Steering Committee Member: David Weinshenker
David Weinshenker received his Ph.D. in Genetics with Dr. James H. Thomas at the University of Washington in 1997, where he studied voltage-gated potassium channel mutations in C. elegans. He did his postdoc in the laboratory of Dr. Richard D. Palmiter at the University of Washington, where he received training in transgenic and knockout mouse technology, molecular biology, and catecholamine neurobiology and neurochemistry. He has been in the Department of Human Genetics at Emory since 2002 as an Assistant Professor (2002-2007), an Associate Professor (2008-2012), and full Professor (2013-present). He also serves as the Scientific Director of the Emory School of Medicine Rodent Behavioral Core facility. The focus of his research program is to study the role of the catecholamine neurotransmitters norepinephrine and dopamine in behavior and neurochemistry using genetically engineered rodents with altered catecholamine systems. He studies models of several different diseases, including neurodegenerative disease, affective disorders, and drug addiction, and has published over 120 peer-reviewed articles. His Alzheimer’s disease research has been funded by the National Institute of Aging, the Alzheimer’s Association, and the Alzheimer’s Drug Discovery Foundation.
Dr. Weinshenker was the Director of Graduate Studies for the Molecular/Systems Pharmacology Program from 2008-2014 and the Director of the Neuroscience Graduate Program from 2015-2018. He has served as the primary supervisor for 11 postdoctoral fellows, 13 graduate students, and 14 undergraduate students, and has been recognized for his mentoring efforts through the Emory Graduate Division of Biological and Biomedical Sciences Mentor of the Year award (2010), the Emory Graduates in Neuroscience Faculty of the Year Award (2014), the Emory School of Medicine Outstanding Postdoc Mentor Award (2016), and the Calabrese/Smith Neuroscience Service Award (2018).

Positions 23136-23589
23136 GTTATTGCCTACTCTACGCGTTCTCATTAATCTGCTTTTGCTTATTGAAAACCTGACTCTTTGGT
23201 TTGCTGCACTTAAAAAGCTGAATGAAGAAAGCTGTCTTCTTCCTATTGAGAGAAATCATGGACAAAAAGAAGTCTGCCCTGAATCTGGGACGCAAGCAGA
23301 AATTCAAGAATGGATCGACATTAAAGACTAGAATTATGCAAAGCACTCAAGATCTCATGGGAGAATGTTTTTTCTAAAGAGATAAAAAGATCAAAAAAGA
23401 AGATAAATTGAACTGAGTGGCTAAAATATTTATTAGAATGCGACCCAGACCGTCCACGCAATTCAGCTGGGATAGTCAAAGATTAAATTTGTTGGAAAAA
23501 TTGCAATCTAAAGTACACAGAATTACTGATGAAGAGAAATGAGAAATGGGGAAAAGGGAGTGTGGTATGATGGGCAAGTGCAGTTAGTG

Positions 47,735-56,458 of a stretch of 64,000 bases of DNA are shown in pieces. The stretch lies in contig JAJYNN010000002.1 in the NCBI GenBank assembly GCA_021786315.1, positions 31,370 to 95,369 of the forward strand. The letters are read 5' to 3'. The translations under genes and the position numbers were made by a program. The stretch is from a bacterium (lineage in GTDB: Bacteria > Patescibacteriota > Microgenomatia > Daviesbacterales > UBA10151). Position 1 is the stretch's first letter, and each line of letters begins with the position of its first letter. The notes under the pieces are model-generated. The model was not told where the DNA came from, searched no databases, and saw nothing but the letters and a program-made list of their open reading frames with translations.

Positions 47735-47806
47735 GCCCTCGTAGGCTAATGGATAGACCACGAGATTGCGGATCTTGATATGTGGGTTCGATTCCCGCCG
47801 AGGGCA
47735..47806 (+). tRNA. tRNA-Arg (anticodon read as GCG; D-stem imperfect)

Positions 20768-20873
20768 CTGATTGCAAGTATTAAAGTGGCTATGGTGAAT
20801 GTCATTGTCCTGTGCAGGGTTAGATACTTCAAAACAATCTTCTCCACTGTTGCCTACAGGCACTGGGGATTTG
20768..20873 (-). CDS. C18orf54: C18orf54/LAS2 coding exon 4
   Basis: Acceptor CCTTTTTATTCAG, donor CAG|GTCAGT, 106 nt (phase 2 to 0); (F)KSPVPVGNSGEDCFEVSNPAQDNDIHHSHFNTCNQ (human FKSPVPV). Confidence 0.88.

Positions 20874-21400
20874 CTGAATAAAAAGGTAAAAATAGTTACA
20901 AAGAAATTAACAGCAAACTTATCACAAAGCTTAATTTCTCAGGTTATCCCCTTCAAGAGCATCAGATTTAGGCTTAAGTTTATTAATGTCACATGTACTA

Early Career Researcher: Martin Dahl
Dr. Martin Dahl is a postdoctoral researcher in the Center for Lifespan Psychology at the Max Planck Institute of Human Development (Berlin, Germany) in collaboration with the University of Southern California (Leonard Davis School of Gerontology).
He completed his master’s degree in psychology (University of Konstanz), followed by a PhD at the Free University of Berlin. His thesis focused on how neuromodulation sculpts neural communication across the lifespan. In his research, he combines a variety of neuroimaging methods to target catecholaminergic neuromodulatory neuclei from multiple angles and uncover how their degeneration shapes cognition in aging and disease.
Martin bridges basic and clinical research and combines a multidisciplinary approach with a deep interest in advancing methods for in-vivo imaging of subcortical nuclei what makes him a good fit for the PIA. Being part of labs in the US and Europe, he has contact to many early career researchers who he would like to represent in the PIA.
Student Committee Member: Alexander Ehrenberg
Bio is forthcoming.
Student Committee Member: Alexandra Weigand
I am a third-year PhD student in the San Diego State University/University of California San Diego Joint Doctoral Program in Clinical Psychology under the supervision of Dr. Mark Bondi. I also have a National Science Foundation Graduate Fellowship to study the role of the locus coeruleus and basal forebrain in aging. My research broadly focuses on the Alzheimer's biological and clinical continuum measured using neuroimaging, biofluid markers, and neuropsychological assessment. Particular areas of interest include: (1) assessing the integrity of the locus coeruleus and its projection pathways in-vivo in the context of aging and Alzheimer's, as well as its neuropsychological correlates; (2) examining the role of the cholinergic system, including susceptibility to Alzheimer's pathology and modifiable risk through medication management; and (3) investigating the spatiotemporal progression tau deposition and its consequences independent of amyloid.